Sunday, June 29, 2014

Having Fun with Teaching

One of the things that has been enjoyable about the time doing the Kid's Camp (VBS) is watching the Haitian translators do their thing. I think one in particular "found his calling" with kids. He is amazing! His name is Savelle (I think I spelled that right) and he has a way of working with the kids that we could have hoped for and God totally supplied abundantly (the other translators, Lindell and Pastor Joseph, also did great).




The picture above doesn't show our two translators but it does show the puppets they were using. We actually just gave them our script and they went to work conveying the ideas in Creole much better than we could, voices included!

Thanks goes to Diana Enkelis, Director of Children's Ministry at GBC, for working diligently on the scripts (in English, of course). We had four days of lessons and our Haitian translators performed them each day. I (Reid) was teaching the older kids (13-15 years old) and had to resort to letting them watch the puppet show which was apparently much more interesting than the way I was teaching them. :)

The kids also had lots of fun with the crafts and games that we were able to take with us. Crayons are not something they get to have. You should have heard the gleeful squeals when they ran under the parachute too!



Such a joy to bring joy to these kids in unexpected ways. It was also fun to see some of the parents join in too. Who says crafts are just for kids?




Saturday, June 28, 2014

Tuesday: VBS Day 1

Fortunately for us, things are a little more slow paced here in Haiti. Breakfast this morning was around 9:00, so we had a leisurely time getting ready before things got started. After breakfast, kids started arriving a few at a time. They dress in their Sunday best for VBS, so the boys have collared shirts and khaki shorts or pants and all the girls have pretty dresses on. The little girls have pretty bows and hair things in.

Crates were set up for benches, and they all were seated to begin. It is amazing to all of us how they can sit and wait so patiently. Even the little ones. Our translators really got into the puppet show. We taught today on the Creation Story. After the puppet show, our kids stood up and as the translator read through the creation account, they used hand motions to describe each day's creation.



We had a craft for them to do. They colored a creation story wheel. For about a half an hour. :) They really enjoyed coloring, and wanted so badly for us to praise their work. It is fun to see their faces light up with a little praise. :)



After that, we played parachute games. That was a huge hit! When all was done for the day, the ladies fed all the kids. We estimated about 230 kids were here today. Can you imagine trying to feed that many children? Now imagine feeding them all with no stove or oven or even a table. Everything takes very long to prepare, and is no easy feat.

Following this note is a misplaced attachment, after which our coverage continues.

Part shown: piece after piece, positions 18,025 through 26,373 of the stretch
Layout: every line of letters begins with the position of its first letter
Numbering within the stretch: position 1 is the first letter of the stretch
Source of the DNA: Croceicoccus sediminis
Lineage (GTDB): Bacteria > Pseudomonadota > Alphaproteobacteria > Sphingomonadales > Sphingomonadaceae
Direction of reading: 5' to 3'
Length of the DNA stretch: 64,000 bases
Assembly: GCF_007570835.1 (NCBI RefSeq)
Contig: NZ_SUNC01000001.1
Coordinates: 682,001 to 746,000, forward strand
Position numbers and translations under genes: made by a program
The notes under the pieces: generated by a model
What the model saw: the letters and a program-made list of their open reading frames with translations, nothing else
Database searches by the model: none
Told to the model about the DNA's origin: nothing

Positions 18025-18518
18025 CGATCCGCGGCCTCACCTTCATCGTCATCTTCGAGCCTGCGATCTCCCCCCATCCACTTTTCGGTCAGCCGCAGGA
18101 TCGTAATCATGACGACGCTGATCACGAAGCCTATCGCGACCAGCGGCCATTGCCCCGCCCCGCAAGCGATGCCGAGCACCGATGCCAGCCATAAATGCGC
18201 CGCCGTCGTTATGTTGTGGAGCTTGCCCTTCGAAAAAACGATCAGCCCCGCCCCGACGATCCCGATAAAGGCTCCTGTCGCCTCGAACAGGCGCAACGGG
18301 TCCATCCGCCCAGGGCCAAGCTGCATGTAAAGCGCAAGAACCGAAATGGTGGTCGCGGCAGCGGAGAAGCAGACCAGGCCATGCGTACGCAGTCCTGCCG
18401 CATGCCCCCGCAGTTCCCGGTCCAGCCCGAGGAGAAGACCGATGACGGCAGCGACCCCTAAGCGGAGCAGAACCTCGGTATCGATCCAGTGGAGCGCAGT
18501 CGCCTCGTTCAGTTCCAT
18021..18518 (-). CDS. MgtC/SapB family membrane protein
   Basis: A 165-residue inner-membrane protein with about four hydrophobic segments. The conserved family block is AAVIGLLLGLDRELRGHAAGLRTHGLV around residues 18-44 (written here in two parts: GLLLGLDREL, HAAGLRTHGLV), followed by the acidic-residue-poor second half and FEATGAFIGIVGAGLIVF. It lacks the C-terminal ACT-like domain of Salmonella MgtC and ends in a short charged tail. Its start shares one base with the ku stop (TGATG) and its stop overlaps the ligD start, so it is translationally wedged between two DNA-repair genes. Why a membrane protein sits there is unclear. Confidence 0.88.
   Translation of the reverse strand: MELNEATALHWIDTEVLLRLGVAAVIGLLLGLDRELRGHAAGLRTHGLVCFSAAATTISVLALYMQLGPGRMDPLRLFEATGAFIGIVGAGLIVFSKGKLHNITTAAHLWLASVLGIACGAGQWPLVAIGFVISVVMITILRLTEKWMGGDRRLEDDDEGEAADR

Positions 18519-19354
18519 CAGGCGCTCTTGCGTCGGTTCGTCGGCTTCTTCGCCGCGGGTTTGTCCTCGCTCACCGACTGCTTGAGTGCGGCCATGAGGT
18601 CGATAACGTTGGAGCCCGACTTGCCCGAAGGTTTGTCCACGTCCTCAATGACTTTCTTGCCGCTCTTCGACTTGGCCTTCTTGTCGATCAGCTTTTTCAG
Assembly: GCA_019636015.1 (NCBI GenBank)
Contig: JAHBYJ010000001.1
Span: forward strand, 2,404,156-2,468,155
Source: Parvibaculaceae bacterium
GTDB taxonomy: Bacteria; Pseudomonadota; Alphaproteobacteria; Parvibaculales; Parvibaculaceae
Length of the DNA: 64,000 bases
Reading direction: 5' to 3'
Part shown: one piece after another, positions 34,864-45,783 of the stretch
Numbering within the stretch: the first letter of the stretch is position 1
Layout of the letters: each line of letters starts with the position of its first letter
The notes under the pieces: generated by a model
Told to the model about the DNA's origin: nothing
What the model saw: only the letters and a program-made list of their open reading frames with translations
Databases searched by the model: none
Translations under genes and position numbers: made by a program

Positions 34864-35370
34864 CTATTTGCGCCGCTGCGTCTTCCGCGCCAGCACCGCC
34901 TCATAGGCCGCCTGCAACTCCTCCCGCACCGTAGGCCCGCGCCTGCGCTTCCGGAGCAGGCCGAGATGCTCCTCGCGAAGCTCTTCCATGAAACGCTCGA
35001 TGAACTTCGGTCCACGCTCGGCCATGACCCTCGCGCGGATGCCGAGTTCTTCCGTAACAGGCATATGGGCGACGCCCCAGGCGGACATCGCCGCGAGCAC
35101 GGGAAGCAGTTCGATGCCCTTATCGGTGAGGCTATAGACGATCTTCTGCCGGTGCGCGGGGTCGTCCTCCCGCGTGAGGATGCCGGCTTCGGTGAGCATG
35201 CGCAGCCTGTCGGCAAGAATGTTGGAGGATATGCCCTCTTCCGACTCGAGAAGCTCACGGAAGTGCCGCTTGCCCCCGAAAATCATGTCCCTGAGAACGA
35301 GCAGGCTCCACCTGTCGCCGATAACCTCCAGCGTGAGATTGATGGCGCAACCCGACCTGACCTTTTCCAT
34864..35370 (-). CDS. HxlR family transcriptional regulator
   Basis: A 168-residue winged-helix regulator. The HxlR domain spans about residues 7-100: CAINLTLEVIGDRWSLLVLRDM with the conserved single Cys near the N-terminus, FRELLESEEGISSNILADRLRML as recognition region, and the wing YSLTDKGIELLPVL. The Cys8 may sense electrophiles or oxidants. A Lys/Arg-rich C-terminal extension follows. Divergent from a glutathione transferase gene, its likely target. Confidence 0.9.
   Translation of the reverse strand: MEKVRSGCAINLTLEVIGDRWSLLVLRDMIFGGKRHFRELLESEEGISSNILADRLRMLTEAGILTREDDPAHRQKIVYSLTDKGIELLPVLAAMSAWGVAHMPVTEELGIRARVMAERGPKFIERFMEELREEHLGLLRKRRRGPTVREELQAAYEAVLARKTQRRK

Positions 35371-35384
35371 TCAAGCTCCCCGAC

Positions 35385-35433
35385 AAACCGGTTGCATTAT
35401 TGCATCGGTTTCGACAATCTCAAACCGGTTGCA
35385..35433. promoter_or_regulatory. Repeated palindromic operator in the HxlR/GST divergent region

As I write tonight, all our kids are in one tent playing cards, laughing and talking. I am about to give them the lights out and in bed signal. Come back for more tomorrow!

Arrival and Set Up

We're here! We arrived in Port au Prince on Sunday at 9:30. Going through customs took quite a while, but wasn't complicated. We loaded up four vehicles with luggage and people. Pastor Riccardo took us to his house where some of the women had prepared us a meal of porridge, watermelon, bananas and the most delicious pineapple I have ever tasted.

After our meal, we loaded up the vehicles again and headed up to the property. One car got stuck about halfway up the mountain. The weight of the luggage and people was just too much to make it up the steepest part of the rocky dirt road. (I was in that car. We arrived at the property about two hours later, after they had sent another car back to get us.)

Guess what we did when we got here? We ate! :) And greeted the crew of four that had come early to prepare for the needs of our team. After our meal, we set up camp . In the photo below, you will see that we set up a pvc pipe structure and covered it with a huge tarp.





Bedtime was fairly early. We were so exhausted, most of us slept quite well.

Monday, we took things kind of slow. Our taxing travel schedule (ever tried sleeping overnight in an airport with lights on and tv blaring?), and adjusting to the climate had us all moving slower than usual.

We separated VBS materials from donated clothing and moved our personal bags down to our set up. It is about a 1/4 mile walk from our camp to the USAID building, where we are currently eating, hanging out and having VBS. We rested, and played with lots of kids.

Monday evening, there was a fearsome thunderstorm and deluge. It was more magnificent than anything any of us had ever experienced. It was very exciting! Lots of lightning and thunder. And what a downpour!

Unfortunately our structure could not withstand the winds, and it took all of us and several of our gracious Haitian hosts to remedy the situation. We had to shout to be heard above the noise of the storm. We removed the pvc pipe structure and staked the tarp down just over the tents to keep the rain out. Several of us grabbed soap and "showered" in the rain. Yep. It was like a shower head. Not even cold!